6051 Discussion 1 Building a Safer Health System

6051 Discussion 1 Building a Safer Health System

6051 Discussion 1 Building a Safer Health System

The 1999 landmark study titled “To Err Is Human: Building a Safer Health System” highlighted the unacceptably high incidence of U.S. medical errors and put forth recommendations to improve patient safety. Since its publication, the recommendations in “To Err Is Human’ have guided significant changes in nursing practice in the United States.

In this Discussion, you will review these recommendations and consider the role of health information technology in helping address concerns presented in the report.

To prepare:

Review the summary of “To Err Is Human” presented in the Plawecki and Amrhein article found in this week’s Learning Resources.
Consider the following statement:
“The most significant barrier to improving patient safety identified in “To Err Is Human” is a “lack of awareness of the extent to which errors occur daily in all health care settings and organizations (Wakefield, 2008).”

Review “The Quality Chasm Series: Implications for Nursing” focusing on Table 3: “Simple Rules for the 21st Century Health Care System.” Consider your current organization or one with which you are familiar. Reflect on one of the rules where the “current rule” is still in operation in the organization and consider another instance in which the organization has effectively transitioned to the new rule.
Post your thoughts on how the development of information technology has helped address the concerns about patient safety raised in the “To Err Is Human” report. Summarize how informatics has assisted in improving health care safety in your organization and areas where growth is still needed.


Chapter 4. The Quality Chasm Series: Implications for Nursing Mary K. Wakefield

Introduction and Background Exhaustive research documents the fact that today in America, there is no guarantee that any

individual will receive high-quality care for any particular health problem. Health care is plagued with inappropriate utilization of health services and errors in health care practice.1 The quality and safety of health care in this nation were assessed through a series of 11 reports from the Institute of Medicine (IOM). Some of the most significant components of the first two reports are a set of aims to achieve high-quality care and new rules to guide the redesign of the broken health care system. The needed transformation and steps to achieving redesign are substantial because the chasm between what currently exists in health care and what should exist to achieve high-quality care is sizeable. While only four of the IOM reports will be discussed in this section—other reports are discussed in other chapters later in this book—each has significant implications for nursing and for how care should be delivered. 6051 Discussion 1 Building a Safer Health System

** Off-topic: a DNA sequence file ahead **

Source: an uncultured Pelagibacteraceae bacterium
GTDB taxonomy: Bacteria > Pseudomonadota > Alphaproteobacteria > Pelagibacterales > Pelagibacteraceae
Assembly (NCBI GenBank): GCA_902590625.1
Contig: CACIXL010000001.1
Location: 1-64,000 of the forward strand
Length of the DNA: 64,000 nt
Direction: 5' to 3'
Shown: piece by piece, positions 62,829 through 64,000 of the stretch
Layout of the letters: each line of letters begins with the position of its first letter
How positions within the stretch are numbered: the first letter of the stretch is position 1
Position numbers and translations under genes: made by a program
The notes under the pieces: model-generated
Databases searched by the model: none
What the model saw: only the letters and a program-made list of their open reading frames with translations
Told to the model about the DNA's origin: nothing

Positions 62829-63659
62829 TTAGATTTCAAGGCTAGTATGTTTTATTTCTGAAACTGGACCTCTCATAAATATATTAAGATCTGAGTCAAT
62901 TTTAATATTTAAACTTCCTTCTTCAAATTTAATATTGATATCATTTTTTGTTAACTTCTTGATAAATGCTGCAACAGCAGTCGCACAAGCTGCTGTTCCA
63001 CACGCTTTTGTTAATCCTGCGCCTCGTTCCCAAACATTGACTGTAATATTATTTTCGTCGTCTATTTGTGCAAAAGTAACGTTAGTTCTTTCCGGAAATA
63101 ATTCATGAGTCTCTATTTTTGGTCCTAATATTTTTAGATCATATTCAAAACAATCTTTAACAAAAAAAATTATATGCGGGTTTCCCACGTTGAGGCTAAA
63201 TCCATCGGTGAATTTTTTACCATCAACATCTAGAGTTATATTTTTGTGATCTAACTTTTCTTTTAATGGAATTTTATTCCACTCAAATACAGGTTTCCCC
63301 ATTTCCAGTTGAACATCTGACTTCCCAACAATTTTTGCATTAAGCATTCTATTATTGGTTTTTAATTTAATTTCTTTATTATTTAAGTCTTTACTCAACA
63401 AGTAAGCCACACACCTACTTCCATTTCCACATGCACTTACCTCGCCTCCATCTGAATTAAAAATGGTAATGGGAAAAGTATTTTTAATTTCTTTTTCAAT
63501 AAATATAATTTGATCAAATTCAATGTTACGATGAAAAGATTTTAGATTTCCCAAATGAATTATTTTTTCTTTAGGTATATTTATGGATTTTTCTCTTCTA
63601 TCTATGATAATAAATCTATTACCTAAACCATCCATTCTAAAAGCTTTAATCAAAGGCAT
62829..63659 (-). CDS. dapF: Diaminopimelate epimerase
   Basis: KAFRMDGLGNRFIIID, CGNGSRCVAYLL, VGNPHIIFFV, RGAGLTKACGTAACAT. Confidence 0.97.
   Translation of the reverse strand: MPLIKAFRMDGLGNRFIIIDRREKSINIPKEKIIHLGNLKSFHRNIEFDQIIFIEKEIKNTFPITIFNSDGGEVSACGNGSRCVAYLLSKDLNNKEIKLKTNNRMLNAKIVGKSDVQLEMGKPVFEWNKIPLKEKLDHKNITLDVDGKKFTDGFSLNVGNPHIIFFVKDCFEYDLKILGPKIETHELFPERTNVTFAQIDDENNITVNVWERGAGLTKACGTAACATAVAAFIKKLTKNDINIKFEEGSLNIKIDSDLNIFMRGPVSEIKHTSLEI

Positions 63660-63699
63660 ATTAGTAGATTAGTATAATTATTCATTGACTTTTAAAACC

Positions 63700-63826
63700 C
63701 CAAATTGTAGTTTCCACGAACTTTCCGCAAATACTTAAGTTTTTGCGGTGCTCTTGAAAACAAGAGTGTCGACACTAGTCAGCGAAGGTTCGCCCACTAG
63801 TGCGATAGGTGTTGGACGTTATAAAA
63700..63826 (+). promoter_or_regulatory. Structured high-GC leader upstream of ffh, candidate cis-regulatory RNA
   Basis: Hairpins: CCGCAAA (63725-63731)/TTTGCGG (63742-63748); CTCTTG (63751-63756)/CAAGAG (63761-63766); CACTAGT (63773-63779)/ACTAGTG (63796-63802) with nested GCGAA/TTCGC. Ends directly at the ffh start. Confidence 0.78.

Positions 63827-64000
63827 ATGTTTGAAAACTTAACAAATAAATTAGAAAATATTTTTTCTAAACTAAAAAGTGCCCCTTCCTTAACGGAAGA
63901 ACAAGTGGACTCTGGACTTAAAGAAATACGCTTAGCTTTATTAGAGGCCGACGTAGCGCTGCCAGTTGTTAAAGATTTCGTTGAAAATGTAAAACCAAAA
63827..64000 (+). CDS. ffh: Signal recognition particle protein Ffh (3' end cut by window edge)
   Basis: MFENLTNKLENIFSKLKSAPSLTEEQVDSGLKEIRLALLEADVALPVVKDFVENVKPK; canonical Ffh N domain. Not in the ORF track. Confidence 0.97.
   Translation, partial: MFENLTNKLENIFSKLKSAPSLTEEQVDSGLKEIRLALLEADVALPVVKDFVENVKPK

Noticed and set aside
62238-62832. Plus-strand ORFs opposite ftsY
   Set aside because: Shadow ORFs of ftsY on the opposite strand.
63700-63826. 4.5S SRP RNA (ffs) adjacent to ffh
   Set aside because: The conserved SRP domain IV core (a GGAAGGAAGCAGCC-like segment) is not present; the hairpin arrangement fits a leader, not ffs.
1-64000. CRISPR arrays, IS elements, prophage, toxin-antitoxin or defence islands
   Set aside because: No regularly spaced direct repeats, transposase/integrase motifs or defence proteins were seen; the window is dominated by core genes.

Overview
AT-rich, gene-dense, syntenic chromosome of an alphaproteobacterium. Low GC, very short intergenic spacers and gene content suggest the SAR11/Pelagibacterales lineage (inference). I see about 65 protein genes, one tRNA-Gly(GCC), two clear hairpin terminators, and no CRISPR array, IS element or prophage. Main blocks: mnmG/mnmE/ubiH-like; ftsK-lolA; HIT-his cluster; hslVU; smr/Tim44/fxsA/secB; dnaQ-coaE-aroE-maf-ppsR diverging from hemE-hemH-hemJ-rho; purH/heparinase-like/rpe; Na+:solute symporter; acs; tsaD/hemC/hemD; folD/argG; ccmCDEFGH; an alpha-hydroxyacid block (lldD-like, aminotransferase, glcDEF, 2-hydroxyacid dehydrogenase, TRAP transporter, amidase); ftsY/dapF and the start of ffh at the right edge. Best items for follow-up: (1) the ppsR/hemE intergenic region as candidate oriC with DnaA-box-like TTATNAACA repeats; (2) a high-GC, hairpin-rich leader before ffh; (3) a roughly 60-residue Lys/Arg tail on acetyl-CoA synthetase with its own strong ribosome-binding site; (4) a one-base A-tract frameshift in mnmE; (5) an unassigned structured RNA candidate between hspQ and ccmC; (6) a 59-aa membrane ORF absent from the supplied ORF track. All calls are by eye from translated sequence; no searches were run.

In 1999, the IOM released its landmark report, To Err Is Human: Building a Safer Health System.2 The chilling conclusion of that report was that thousands of people were injured by the very health system from which they sought help. Tens of thousands of Americans die each year and hundreds of thousands are injured. That report and its companion, Crossing the Quality Chasm,3 have had a profound impact on how health care is viewed. The information and perspectives moved conversations regarding patient safety and quality care from inside health care institutions to the mainstream of media, corporate America, and public policy. The reports raised awareness of the depth and complexity of quality challenges and prompted the marked expansion of quality improvement efforts through research and other means.

The most significant barrier to improving patient safety identified in To Err Is Human is a “lack of awareness of the extent to which errors occur daily in all health care settings and organizations. This lack of awareness exists because the vast majority of errors are not reported, and errors are not reported because personnel fear they will be punished”2 (p. 155). While these statements describing the essence of the challenges facing health care are simple and straightforward, the level and complexity of effort needed to address them is not. Since the release of the two reports, broad-based efforts have begun to bring more sophistication and precision to measuring and improving the safety and quality of health care. Nevertheless, substantial work in both academic and practice settings remains to be done.

While the IOM reports initiated tectonic shifts in attention and effort, the reports were not the first set of clear statements of concern regarding safety and quality. Nor were these reports the first efforts at calling attention to the need for data, public reporting, and the consideration of health care quality in light of payment for care. More than 140 years earlier, Florence Nightingale, the founder of modern nursing, raised these same issues. In spite of the passage of well over a century between Nightingale and the release of the IOM reports, seemingly little attention was paid in the interim to creating safer health care environments. 6051 Discussion 1 Building a Safer Health System

APA Format and Writing Quality

Familiarize yourself with APA format and practice using it correctly. It is used for most writing assignments for your degree. Visit the Writing Center in the Student Success Center, under the Resources tab in LoudCloud for APA paper templates, citation examples, tips, etc. Points will be deducted for poor use of APA format or absence of APA format (if required).
Cite all sources of information! When in doubt, cite the source. Paraphrasing also requires a citation.
I highly recommend using
the APA Publication Manual, 6th edition.